TikTok hires staff: wants to produce chips

ByteDance, owner of the social TikTok, has published an ad: electronic and computer engineers wanted.

After former U.S. President Donald Trump's bans against Huawei and many other Chinese electronics companies, not yet removed by successor Joe Biden, China is struggling to find reliable manufacturers of chips of all kinds: from CPUs to GPUs, via SoCs for smartphones. The Chinese government's solution is clear: produce everything at home. Among the local giants that would have adhered to the state appeal there would be also ByteDance, owner of the well-known social network Tiktok.

ByteDance, in particular, would be organizing itself to produce processors for servers with ARM architecture, the same used on smartphones and on the recent Apple Silicon M1 processors of the new MacBooks. The news is not official, but very credible because the company actually needs to grow with hardware as its TikTok platform grows and, above all, because it has posted job ads unequivocally related to semiconductor manufacturing: electronic engineers, software engineers and other similar figures. China's tech giants, then, are stepping up their efforts to design and build their own chips and reduce their dependence on foreign manufacturers such as Qualcomm and Nvidia.

China in hot pursuit

China is now the world's largest buyer of semiconductors because its capacity to produce highly sophisticated chips is significantly less than that of the United States, Japan and South Korea.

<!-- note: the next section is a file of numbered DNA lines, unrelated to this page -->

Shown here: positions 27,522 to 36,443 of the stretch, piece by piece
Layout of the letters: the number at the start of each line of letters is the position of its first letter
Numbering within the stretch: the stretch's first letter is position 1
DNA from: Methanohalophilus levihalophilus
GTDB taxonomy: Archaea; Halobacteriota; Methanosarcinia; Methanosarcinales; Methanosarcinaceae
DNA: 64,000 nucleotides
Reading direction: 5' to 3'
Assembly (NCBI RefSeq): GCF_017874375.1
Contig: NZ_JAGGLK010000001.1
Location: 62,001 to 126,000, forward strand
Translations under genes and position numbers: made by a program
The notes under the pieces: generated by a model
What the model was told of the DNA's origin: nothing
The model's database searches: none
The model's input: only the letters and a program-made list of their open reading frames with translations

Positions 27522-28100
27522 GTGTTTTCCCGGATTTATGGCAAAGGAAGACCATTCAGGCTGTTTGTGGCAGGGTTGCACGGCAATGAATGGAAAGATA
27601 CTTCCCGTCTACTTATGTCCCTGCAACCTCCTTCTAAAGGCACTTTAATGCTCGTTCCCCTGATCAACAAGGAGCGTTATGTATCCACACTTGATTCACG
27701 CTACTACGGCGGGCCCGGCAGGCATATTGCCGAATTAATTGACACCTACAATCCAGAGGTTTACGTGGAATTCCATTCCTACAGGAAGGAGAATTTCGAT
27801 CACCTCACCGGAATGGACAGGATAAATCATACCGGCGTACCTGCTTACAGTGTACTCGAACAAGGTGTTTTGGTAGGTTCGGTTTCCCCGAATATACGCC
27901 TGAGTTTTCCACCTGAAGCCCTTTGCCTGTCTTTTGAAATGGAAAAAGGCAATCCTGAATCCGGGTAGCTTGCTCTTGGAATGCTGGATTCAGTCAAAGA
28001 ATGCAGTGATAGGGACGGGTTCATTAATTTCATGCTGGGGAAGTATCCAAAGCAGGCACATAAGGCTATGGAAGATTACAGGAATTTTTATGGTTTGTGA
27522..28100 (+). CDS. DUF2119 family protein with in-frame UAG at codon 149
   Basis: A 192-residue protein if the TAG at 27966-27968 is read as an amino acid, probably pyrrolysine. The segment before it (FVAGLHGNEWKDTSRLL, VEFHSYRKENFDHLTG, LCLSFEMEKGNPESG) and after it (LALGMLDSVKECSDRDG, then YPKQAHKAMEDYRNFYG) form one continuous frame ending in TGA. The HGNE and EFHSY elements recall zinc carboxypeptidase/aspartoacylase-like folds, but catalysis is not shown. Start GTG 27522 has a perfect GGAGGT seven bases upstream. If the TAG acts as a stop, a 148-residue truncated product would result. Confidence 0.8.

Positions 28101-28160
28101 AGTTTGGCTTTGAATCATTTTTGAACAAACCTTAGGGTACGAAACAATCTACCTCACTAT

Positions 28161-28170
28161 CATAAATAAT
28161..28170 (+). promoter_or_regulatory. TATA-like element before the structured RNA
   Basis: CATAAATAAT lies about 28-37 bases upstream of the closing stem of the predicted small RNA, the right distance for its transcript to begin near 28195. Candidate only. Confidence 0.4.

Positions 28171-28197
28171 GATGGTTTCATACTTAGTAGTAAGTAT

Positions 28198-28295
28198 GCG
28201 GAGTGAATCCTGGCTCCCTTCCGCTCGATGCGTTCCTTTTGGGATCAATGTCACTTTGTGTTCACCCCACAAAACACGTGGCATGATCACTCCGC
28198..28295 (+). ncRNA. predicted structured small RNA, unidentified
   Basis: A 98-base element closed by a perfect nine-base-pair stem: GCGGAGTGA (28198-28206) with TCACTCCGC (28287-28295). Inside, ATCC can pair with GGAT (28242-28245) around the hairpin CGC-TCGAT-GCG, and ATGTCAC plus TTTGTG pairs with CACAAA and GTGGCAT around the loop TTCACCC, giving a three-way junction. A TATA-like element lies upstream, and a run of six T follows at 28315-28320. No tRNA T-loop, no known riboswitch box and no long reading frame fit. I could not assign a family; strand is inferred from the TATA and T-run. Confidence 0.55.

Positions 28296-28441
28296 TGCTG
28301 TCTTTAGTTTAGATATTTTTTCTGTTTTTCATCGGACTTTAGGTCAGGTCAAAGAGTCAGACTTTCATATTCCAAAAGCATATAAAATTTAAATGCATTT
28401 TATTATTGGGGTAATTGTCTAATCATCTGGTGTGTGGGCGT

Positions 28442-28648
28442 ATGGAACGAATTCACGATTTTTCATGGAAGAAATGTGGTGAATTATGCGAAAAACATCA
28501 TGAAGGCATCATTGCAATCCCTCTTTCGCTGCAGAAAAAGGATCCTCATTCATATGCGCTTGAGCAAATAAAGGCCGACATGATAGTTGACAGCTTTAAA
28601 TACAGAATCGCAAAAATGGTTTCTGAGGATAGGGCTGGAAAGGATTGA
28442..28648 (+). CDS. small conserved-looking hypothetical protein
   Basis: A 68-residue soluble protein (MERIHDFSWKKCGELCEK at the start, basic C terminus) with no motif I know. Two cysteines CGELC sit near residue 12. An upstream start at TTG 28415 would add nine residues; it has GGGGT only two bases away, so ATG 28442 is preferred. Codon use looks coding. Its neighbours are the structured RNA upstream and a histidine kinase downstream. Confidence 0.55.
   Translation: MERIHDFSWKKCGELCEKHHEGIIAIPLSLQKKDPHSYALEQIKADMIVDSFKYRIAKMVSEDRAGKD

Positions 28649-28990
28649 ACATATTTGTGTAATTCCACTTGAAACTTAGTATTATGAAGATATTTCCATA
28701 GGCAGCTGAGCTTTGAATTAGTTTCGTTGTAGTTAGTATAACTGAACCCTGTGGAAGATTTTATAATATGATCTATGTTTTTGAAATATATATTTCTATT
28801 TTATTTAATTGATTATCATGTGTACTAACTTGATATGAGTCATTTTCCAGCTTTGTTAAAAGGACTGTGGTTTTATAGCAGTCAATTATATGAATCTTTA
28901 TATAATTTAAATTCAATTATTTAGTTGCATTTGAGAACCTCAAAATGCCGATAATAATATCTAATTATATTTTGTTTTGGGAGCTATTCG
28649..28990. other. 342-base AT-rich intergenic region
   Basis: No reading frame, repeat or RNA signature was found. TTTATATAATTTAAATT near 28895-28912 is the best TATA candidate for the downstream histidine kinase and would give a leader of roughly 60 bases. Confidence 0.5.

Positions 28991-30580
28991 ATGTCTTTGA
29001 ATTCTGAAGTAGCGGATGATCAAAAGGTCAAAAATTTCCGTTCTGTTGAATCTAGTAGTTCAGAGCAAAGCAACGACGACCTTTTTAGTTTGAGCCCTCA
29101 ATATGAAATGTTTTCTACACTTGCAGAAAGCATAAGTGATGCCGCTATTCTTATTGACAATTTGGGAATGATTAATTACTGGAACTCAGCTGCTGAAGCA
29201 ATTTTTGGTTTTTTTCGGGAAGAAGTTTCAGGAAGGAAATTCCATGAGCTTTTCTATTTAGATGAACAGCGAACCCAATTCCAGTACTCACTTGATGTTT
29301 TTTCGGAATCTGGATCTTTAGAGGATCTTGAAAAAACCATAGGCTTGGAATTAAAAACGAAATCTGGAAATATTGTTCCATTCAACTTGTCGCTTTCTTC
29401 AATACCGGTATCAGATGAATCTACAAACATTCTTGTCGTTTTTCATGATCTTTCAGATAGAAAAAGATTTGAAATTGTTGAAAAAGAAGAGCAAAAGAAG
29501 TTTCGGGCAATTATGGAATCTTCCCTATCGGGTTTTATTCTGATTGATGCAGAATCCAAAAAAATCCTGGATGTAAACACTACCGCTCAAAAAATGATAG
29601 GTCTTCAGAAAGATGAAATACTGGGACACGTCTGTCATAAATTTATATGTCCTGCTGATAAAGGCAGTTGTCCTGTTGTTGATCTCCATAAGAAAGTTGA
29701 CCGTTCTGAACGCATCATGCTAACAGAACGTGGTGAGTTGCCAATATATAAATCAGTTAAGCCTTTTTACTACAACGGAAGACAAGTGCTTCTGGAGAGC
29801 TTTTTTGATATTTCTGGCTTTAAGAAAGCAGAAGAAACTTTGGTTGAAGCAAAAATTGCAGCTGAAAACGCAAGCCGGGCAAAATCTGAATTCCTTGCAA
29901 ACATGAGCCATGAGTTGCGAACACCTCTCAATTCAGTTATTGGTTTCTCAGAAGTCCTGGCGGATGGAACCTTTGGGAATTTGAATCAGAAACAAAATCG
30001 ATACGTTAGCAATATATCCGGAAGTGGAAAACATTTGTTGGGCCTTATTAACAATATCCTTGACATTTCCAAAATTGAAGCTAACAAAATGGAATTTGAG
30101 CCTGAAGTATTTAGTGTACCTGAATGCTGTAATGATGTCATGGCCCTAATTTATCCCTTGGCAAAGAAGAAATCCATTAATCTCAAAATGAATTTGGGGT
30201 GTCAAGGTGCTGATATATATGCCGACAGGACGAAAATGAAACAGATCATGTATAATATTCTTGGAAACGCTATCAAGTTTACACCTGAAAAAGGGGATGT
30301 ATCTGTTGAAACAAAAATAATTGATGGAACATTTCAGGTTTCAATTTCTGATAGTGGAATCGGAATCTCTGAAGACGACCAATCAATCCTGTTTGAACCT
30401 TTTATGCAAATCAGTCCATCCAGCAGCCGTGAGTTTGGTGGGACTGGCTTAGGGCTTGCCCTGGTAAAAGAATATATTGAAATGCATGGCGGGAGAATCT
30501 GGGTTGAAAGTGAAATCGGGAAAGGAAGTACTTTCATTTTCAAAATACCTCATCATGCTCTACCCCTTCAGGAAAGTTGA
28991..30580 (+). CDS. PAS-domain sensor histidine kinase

According to research firm ICInsights, of the approximately $143 billion worth of chips sold in China in 2020, only $22.7 billion were made in China and only $8.3 billion were produced by Chinese companies. That's why, in addition to Huawei and ByteDance, many other Chinese tech companies are scrambling to increase their chip production or start one from scratch.

Another example is Baidu, China's Google, which just raked in $2 billion in funding to build production lines for its Kunlun AI chips for artificial intelligence. Baidu is also reportedly planning to make the branch of the company that will produce the processors autonomous, to shield it from any American retaliation (just as Huawei has already done by selling Honor).

Another Chinese giant, Alibaba Group famous for its huge e-commerce, already unveiled a line of chips for artificial intelligence in late 2019.

What the Chinese lack

As much as they may strive to become autonomous in the semiconductor field, however, the Chinese have a major limitation: the manufacturing process. That is, the famous nanometers (or "nm", as it is often read) that characterize the final size of a chip: the more refined (and therefore "with less nm") the production process is, the more you can make processors that are small and consume less.

The leaders in machinery to produce semiconductors, and therefore the leaders in chip production processes, however, are the Americans. China can no longer buy such machinery from America and will have to make it at home, which, in practice, means that China will have to catch up with several years' worth of machinery sooner rather than later.

Something that, the Americans hope, will result in a subsequent lag in the processor sector.